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  50. 50
    TenguPhule says:

    @catbirdman:

    . At a very basic level, why would such an advanced technological society determine its leader through physical battle that essentially rules out the possibility of a female ruler?

    Because the cultural development started from a bunch of warring African tribes that were conquered by a male warlord and presumably just because they got awesome techonology doesn’t mean that enlightment about the genders necessarily followed?

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  51. 51
    Mnemosyne says:

    @catbirdman:

    But in the movie, all the characters seemed to support the concept of the most physical person being the best choice to lead. Am I missing something?

    See my argument above: losing that fight to Killmonger is one of the things that makes T’Challa question what he’s been taught and decide to make changes like opening outreach centers. It is a dumb way to pick a king, and the movie ends up making that pretty clear, IMO.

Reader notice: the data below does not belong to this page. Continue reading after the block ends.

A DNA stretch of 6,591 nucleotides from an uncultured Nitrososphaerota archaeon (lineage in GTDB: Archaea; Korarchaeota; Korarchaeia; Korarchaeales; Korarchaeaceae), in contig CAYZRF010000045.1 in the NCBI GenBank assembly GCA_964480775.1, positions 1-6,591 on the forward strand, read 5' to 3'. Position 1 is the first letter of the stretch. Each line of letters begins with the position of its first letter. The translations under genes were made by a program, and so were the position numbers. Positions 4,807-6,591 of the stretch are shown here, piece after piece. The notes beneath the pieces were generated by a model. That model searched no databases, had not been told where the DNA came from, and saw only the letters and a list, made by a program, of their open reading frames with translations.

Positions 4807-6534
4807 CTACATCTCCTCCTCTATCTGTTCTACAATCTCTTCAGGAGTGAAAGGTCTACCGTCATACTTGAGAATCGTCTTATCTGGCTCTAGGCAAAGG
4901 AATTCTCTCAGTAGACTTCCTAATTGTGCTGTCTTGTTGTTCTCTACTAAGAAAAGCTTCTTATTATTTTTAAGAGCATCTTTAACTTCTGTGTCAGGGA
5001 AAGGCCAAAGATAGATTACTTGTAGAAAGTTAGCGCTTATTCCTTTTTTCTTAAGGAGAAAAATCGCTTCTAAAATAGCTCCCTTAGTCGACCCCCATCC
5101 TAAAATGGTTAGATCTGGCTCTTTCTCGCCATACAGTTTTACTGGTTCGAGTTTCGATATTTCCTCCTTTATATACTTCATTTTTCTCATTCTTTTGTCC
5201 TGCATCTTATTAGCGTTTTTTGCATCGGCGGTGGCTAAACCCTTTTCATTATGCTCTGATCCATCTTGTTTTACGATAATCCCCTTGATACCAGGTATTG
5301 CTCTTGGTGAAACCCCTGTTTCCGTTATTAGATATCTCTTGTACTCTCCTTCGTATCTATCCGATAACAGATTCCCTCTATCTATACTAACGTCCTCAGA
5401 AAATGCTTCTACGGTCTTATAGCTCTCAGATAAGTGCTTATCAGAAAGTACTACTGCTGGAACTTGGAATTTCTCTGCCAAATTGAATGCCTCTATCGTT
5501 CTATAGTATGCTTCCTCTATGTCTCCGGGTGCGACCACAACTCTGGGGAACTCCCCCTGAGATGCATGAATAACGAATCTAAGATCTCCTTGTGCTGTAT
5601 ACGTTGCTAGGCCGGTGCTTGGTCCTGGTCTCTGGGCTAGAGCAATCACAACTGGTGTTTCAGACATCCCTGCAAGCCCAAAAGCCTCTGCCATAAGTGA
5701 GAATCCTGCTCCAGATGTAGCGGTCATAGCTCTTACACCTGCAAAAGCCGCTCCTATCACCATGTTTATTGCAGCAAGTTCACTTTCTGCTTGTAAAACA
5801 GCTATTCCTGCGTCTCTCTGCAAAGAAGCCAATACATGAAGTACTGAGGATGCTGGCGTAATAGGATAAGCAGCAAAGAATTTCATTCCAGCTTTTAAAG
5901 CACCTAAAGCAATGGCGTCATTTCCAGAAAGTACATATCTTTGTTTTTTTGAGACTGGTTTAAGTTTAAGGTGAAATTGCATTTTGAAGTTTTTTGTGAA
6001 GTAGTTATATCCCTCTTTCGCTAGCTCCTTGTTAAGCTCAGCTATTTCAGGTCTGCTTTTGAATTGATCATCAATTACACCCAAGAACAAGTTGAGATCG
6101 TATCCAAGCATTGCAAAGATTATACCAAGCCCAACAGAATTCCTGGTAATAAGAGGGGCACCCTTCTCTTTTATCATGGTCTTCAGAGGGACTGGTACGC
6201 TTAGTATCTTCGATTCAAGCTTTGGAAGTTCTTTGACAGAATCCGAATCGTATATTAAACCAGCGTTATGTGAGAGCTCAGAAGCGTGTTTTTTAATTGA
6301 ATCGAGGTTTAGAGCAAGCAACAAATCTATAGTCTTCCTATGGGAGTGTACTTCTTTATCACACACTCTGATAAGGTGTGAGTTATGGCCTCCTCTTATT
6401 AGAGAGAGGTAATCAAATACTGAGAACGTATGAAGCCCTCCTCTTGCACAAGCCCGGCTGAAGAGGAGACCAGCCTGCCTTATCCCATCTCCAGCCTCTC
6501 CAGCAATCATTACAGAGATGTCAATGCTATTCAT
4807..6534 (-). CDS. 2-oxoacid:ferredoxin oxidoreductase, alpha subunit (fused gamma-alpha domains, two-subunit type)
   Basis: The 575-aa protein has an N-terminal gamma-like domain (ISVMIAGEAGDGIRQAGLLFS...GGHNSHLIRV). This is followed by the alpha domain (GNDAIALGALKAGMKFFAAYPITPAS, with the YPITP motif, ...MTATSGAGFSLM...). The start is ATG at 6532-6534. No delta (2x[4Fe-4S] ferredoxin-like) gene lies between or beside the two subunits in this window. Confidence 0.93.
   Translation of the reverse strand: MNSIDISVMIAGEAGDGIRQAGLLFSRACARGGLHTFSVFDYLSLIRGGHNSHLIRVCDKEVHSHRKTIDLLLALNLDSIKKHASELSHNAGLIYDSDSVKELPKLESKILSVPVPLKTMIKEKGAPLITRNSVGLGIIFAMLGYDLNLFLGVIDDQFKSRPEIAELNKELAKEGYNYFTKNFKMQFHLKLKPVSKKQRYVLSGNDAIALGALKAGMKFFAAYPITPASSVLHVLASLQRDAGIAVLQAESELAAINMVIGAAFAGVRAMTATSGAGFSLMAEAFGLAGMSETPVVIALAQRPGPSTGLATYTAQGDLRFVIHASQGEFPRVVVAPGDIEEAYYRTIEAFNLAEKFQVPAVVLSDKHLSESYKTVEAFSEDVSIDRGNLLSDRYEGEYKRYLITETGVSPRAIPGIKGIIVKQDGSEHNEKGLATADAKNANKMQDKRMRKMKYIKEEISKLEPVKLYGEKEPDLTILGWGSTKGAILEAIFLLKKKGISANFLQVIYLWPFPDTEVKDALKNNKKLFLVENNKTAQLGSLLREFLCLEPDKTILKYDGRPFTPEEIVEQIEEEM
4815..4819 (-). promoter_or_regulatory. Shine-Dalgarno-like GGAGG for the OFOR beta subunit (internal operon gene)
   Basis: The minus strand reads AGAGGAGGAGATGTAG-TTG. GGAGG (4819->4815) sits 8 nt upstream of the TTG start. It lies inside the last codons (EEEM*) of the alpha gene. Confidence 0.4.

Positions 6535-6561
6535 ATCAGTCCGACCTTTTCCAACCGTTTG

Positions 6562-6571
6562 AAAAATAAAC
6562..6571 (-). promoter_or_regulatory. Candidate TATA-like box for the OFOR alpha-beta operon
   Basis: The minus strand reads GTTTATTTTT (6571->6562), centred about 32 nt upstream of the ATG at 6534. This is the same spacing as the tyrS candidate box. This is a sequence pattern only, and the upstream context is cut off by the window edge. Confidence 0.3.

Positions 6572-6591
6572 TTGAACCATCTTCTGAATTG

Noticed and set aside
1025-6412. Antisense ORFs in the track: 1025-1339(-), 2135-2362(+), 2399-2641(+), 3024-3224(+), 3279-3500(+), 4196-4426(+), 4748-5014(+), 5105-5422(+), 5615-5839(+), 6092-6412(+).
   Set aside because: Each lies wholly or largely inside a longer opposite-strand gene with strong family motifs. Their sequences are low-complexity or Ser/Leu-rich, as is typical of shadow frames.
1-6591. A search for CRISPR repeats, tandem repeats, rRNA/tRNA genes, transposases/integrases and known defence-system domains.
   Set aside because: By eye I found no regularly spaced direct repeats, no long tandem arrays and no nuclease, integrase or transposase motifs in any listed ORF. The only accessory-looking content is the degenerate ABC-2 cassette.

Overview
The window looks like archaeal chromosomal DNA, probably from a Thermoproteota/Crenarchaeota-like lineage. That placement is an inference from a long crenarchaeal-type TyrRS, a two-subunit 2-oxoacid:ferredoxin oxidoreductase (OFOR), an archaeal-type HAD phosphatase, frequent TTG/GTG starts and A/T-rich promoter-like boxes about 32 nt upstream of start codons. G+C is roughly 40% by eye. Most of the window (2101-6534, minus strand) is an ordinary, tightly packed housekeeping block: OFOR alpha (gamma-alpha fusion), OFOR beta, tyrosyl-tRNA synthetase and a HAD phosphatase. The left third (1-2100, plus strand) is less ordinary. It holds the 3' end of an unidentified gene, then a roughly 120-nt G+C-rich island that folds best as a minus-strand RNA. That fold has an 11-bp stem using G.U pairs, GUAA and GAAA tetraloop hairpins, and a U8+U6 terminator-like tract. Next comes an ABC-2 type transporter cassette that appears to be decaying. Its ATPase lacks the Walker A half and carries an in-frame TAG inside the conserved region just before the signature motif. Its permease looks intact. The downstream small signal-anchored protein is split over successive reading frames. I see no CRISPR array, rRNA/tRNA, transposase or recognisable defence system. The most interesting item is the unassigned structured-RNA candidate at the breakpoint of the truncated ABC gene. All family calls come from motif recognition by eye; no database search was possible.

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  52. 52
    TenguPhule says:

    @Mnemosyne:

    Really, you’re a technologically advanced society far beyond the rest of the planet and you still pick your king based on who can beat the other guy up?

    Well they did kinda isolate themselves from developments in modern gender thinking……

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  53. 53
    rikyrah says:

    @catbirdman:

    My wife and I feel quite out of step about this movie. At a very basic level, why would such an advanced technological society determine its leader through physical battle that essentially rules out the possibility of a female ruler?

    In the comics, Shuri does become the Black Panther.

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  54. 54
    TenguPhule says:

    @Mnemosyne:

    It is a dumb way to pick a king,

    Voting got us Nixon, Reagan, Bush and Trump. Let’s not throw stones. Wakanda apparently only messed up their leadership once in recorded history.